MK and Former Minister Prof. Moshe Arens: "The Joint List Party is not contributing to a rapprochement between Jews and Arabs, and is actually causing damage. What should the Jewish public think when an MK goes on board the Mavi Marmara? On the other hand, there is an anomaly in a list featuring 13 Knesset members not having a realistic chance to join any government coalition. Rabin exploited Arab MKs in order to pass the Oslo Agreement, but did not really include them in the running of the government. The question is when and how this will ever happen."
Journalist and Arab social activist Makbula Nassar noted that, "The starting point for Arab MKs is that they are perceived as being 13 against 107. Most of the issues they deal with concern Arab-Jewish relations, which are completely separated from either the opposition or the coalition. The Arab public faces adversity on a number of fronts and demands that solutions be provided by its elected officials. The average citizen does not know to turn to someone else for help, which may explain the problem of trust that the surveys suggest. However, the fact that only 5 percent of Arabs voted for other parties, proves that Jewish politicians lack the legitimacy to speak for them."
The state as an institution tends to engineer the Arab public's consciousness and demarcate the boundaries of legitimacy for its leadership, between Zionist Union MK Zouheir Bahloul and Meretz MK Esawi Freige. The state should cease to patronize the Arab population and stop talking about the restrictions within which the Arab leadership must operate.Mohammed Barakeh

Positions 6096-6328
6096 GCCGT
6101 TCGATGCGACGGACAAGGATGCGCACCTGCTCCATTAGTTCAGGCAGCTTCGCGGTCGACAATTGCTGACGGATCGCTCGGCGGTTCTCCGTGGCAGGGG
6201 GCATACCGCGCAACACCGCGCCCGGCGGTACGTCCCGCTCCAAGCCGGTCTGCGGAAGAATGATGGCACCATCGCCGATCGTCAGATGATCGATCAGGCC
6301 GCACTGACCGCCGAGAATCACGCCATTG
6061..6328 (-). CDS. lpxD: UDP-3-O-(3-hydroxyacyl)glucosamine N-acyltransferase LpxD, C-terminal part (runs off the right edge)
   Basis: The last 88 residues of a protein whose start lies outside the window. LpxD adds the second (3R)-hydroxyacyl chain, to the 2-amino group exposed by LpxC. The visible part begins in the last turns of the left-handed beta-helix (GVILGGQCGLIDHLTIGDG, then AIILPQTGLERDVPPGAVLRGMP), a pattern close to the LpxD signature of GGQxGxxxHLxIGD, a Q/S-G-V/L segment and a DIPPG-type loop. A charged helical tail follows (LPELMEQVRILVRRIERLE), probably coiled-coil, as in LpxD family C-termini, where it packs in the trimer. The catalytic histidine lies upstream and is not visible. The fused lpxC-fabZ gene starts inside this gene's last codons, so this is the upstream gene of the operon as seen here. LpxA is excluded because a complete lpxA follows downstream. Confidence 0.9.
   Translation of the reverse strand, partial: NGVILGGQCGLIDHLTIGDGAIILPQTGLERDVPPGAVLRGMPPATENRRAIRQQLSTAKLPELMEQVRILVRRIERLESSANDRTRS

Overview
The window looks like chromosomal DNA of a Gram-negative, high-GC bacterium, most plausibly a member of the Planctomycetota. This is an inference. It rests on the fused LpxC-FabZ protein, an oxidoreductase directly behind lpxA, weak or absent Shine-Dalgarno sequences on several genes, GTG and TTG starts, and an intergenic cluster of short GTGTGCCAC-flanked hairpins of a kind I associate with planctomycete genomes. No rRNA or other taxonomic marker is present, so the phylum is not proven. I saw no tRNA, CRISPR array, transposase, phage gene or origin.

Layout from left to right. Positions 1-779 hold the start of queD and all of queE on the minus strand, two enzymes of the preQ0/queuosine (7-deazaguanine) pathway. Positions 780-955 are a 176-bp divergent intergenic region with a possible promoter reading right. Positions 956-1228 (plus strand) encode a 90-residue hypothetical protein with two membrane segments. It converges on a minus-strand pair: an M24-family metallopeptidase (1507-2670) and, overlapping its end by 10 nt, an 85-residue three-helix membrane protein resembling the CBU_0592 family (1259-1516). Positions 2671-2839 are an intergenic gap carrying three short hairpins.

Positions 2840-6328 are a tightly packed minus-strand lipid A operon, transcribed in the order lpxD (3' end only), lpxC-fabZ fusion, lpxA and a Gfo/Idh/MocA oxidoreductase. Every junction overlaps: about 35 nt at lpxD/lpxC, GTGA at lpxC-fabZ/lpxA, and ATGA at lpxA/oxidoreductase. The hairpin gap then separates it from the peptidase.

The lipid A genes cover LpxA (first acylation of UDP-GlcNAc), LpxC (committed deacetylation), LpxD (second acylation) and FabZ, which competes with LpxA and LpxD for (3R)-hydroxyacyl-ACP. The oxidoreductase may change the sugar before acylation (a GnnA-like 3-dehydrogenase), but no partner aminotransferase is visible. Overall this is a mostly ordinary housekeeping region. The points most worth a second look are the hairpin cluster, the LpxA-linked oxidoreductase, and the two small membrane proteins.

Prof. Tamar Hermann, Academic Director, IDI's Guttman Center for Public Opinion and Policy Research: "It can't be denied that Jewish society is troubled by the fact that the state is not Jewish enough. The tendency to view the public as homogenous ignores the variety of identities one sees among the citizens of Israel. The Jewish public is willing to increase budgets allocated to the Arab public for infrastructure and integration in the labor market. However, this public simultaneously refuses to share ownership of the decision-making process, even on economic matters. Meanwhile, we see an Arab society that has a great desire to integrate into Israeli society, but is unwilling to compromise on the national issue."
Shawki Khatib, Chairman, Injaz Center for Professional Arab Local Governance: "Whereas minorities are encouraged to participate in the democratic game around the world, the Arab population in Israel must petition the courts to be a part of it. Equality in Israeli society is not possible without talking about the relationship between Jews and Arabs. Unfortunately, the executive and legislative branches of government emphasize the Jewish aspect of the country instead of the democratic and egalitarian aspects. There is a rampant majority in Israeli society that acts as if it is a minority while assuming greater rights for itself. "
Prof. Mordechai Kremnitzer, Vice President of Research, IDI: "We are at a critical point in the battle for rights and equality. However, this battle also depends on the very nationalistic Israeli leadership. The existence of an [Arab-Jewish] conflict makes it difficult to promote equality, since it is hard to support the advancement of someone who is perceived to be an enemy. What is harming the relationship between Jews and Arabs, and can be addressed by the Arab leadership, is the Arab public's attitude regarding the Jewish right to self-determination, conditioned on the existence of similar national rights to those of the Palestinians."